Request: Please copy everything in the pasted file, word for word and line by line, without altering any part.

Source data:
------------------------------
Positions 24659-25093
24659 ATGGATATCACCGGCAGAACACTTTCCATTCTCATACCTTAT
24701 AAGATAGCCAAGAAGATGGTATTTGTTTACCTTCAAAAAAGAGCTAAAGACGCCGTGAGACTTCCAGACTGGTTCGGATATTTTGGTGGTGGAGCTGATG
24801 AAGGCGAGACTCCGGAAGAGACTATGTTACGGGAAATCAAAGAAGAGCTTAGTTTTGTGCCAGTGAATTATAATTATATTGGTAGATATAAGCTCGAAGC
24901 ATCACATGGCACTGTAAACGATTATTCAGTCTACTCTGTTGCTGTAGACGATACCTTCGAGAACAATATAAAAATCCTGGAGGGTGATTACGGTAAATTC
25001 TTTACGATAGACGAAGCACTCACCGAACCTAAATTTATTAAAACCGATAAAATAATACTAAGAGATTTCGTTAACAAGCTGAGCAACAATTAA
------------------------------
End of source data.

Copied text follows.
Positions 24659-25093
24659 ATGGATATCACCGGCAGAACACTTTCCATTCTCATACCTTAT
24701 AAGATAGCCAAGAAGATGGTATTTGTTTACCTTCAAAAAAGAGCTAAAGACGCCGTGAGACTTCCAGACTGGTTCGGATATTTTGGTGGTGGAGCTGATG
24801 AAGGCGAGACTCCGGAAGAGACTATGTTACGGGAAATCAAAGAAGAGCTTAGTTTTGTGCCAGTGAATTATAATTATATTGGTAGATATAAGCTCGAAGC
24901 ATCACATGGCACTGTAAACGATTATTCAGTCTACTCTGTTGCTGTAGACGATACCTTCGAGAACAATATAAAAATCCTGGAGGGTGATTACGGTAAATTC
25001 TTTACGATAGACGAAGCACTCACCGAACCTAAATTTATTAAAACCGATAAAATAATACTAAGAGATTTCGTTAACAAGCTGAGCAACAATTAA